A huge thank you to all the health care workers, and the vaccine makers!
I hope I'm not premature in saying this, but it's beginning to feel like we're finally on the downhill slope of the pandemic. I'm an old guy, so I'm eligible for the vaccine here in Arizona, and I'll be getting my second shot tomorrow (Pfizer). It won't be much longer after that, my wife and I will be able to hug and hang out with our grand kids, after a very hard year of keeping our distance. We'll still wear masks in public, we'll still avoid crowds, but we'll feel one heck of a whole lot safer! Just knowing that day is coming, it's like having a tremendous weight lifted from my shoulders.
It's possible that we could see another setback here in the States. Between the new variants of the virus, the spring break crowds, and the premature lifting of common sense restrictions in many states (including my own), infections could easily surge again, as is happening in some parts of Europe. That's bad enough, but the thing that has me most concerned, personally, is "vaccine reluctance." All the people who are either afraid of the vaccine, or simply unwilling to take it, in many cases for political reasons?! I can understand that first group, people being nervous about possible side effects, but seriously, folks, catching the virus would be one heck of a lot worse than ANY vaccine side effect identified up to this point, and that's with millions upon millions of shots-in-arms. The vaccines are safe, and they are effective; the proof is in the dropping case load. That second reason--people refusing to take the vaccine as a matter of principle? That's got me completely baffled, because it makes no sense at all.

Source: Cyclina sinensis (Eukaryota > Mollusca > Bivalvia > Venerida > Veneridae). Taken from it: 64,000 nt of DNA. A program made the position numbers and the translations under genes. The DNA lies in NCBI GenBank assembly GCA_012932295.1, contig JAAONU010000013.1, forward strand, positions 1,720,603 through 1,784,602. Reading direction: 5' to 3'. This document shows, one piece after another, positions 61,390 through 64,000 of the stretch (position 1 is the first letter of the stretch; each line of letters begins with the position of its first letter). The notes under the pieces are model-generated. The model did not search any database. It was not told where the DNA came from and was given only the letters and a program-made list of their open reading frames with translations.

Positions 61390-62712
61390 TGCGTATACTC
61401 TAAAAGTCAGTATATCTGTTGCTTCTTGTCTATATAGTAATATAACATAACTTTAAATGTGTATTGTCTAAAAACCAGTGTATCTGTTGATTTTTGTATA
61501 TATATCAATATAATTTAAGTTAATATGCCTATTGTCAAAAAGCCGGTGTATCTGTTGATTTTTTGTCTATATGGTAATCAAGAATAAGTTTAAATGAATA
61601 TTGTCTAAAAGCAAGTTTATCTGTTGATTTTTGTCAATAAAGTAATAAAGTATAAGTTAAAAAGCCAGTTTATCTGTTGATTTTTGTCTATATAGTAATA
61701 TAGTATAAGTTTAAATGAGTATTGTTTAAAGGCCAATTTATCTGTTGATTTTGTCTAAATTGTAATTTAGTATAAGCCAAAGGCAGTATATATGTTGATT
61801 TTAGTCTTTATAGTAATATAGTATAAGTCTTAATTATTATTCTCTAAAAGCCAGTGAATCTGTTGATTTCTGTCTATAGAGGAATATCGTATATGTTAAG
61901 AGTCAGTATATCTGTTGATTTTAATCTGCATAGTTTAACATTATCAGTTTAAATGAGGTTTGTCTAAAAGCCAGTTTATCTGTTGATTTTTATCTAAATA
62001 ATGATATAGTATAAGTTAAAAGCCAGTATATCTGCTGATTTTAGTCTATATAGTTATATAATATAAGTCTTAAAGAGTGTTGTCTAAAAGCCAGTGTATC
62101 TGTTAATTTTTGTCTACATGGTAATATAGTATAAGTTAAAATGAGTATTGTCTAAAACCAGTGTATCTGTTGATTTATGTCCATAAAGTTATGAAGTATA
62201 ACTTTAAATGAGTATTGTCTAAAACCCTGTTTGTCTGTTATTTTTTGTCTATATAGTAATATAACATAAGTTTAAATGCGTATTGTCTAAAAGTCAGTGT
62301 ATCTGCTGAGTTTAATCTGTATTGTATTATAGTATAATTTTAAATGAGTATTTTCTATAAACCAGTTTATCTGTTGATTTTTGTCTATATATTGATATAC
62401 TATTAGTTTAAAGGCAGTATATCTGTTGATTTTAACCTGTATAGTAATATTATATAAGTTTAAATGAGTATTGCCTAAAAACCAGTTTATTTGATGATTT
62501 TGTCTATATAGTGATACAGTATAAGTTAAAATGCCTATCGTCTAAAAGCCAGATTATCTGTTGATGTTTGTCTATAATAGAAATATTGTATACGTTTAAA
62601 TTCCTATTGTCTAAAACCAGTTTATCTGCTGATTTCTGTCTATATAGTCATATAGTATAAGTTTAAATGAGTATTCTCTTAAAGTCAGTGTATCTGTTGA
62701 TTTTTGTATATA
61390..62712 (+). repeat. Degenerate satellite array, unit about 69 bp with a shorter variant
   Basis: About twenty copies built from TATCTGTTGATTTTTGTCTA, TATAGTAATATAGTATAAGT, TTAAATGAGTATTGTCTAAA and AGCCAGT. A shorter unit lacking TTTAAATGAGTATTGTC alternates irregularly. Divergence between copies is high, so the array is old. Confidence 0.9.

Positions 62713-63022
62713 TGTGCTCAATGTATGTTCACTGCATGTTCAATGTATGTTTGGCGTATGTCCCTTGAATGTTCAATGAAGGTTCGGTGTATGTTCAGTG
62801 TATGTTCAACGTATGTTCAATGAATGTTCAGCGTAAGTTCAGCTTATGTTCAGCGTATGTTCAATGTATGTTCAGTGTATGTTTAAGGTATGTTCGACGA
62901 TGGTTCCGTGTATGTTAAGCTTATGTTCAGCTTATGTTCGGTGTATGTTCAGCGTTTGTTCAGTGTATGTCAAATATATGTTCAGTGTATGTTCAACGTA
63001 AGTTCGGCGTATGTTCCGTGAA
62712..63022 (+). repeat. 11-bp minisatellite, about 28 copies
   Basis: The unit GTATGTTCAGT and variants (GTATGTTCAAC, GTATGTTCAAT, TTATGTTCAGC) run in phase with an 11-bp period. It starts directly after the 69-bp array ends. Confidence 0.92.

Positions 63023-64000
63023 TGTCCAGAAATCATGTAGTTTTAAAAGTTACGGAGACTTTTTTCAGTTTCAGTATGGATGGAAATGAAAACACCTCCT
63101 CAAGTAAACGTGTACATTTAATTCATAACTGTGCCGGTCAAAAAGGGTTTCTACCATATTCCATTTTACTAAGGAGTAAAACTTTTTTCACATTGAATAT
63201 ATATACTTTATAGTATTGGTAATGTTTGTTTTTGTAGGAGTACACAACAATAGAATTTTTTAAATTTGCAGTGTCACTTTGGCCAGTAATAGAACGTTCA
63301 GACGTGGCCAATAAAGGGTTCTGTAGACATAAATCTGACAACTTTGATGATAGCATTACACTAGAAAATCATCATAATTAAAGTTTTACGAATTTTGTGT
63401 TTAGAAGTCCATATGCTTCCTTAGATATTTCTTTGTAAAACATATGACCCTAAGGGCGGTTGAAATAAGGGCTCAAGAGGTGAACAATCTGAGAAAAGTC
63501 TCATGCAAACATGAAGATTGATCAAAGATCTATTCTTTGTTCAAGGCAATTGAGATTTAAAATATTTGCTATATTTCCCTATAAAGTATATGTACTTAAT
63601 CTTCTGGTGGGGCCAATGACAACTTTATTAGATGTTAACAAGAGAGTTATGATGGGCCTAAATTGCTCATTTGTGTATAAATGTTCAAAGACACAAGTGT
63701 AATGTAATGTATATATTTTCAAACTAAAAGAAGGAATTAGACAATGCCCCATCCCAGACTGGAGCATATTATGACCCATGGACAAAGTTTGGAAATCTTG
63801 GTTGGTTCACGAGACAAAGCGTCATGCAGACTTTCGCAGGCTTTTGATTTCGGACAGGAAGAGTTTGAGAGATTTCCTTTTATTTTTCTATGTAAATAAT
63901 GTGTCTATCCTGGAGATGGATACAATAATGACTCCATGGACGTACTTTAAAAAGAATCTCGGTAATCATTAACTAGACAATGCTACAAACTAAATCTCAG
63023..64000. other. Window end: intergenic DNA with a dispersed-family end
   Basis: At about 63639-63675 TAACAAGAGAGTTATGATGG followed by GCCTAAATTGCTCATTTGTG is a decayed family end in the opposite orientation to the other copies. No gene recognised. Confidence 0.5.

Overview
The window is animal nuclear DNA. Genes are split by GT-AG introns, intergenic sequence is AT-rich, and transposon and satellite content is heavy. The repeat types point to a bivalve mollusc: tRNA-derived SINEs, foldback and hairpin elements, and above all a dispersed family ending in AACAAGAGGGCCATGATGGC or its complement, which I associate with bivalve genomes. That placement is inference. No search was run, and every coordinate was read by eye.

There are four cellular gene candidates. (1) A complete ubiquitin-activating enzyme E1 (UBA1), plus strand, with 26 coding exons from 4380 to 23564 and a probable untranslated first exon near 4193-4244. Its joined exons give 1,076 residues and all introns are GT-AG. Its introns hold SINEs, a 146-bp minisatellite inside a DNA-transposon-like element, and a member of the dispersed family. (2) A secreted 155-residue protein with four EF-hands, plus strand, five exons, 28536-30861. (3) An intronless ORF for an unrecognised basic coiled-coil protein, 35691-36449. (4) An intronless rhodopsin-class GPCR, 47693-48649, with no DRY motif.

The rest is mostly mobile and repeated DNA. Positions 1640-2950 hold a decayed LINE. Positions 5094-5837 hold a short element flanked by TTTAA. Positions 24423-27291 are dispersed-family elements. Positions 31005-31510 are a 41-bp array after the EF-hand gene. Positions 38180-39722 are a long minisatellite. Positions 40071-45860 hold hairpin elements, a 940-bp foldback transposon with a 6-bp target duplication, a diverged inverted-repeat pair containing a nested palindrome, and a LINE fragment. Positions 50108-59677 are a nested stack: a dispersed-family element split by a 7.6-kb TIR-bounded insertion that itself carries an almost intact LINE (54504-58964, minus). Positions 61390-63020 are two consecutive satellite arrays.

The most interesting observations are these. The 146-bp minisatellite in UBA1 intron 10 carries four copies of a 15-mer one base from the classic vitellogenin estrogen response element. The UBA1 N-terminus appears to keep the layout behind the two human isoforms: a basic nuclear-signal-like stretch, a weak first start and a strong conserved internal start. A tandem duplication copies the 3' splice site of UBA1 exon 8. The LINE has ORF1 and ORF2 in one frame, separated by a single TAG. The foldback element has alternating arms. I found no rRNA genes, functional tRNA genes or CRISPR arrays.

"Here's the deal!" (to borrow a phrase): The more people who get vaccinated, the fewer human hosts there will be to incubate and spread the disease, and the faster we reduce those numbers, the sooner we end this. Don't leave it up to everyone else. Do your part! Take the shot when it's your turn to do so, and hey, remember those road trips we've all been putting on hold? With any luck at all, I hope to see you all out there!
Happy trails--and Happy St. Patrick's Day!
Rick Quinn (Irish, all the way to the bone!)
I could not agree more! As a former health care worker myself, I will never understand why people think they know more than the professionals. Do they go to witch doctors, or worse, buy into obviously self-serving political rhetoric? Society is just that, a group taking social responsibility for each other and the general welfare. If you don't want to do that, go live in the backwoods and have no contact with anyone else, ever. I now have received both shots of the Moderna vaccine and am starting to plan this summer's trip, to the Pacific Northwest. But if the current trend continues and 40% of Americans (according to the Pew Research Center) do NOT get vaccinated, then those plans will get put on hold; I and the travel industry will suffer; herd immunity will be delayed if not prevented entirely; and variants can and will gain a foothold and maintain the spread of the disease.
AZBuck (Alas, only 1/4 Irish, AND I've developed an allergy to alcohol!)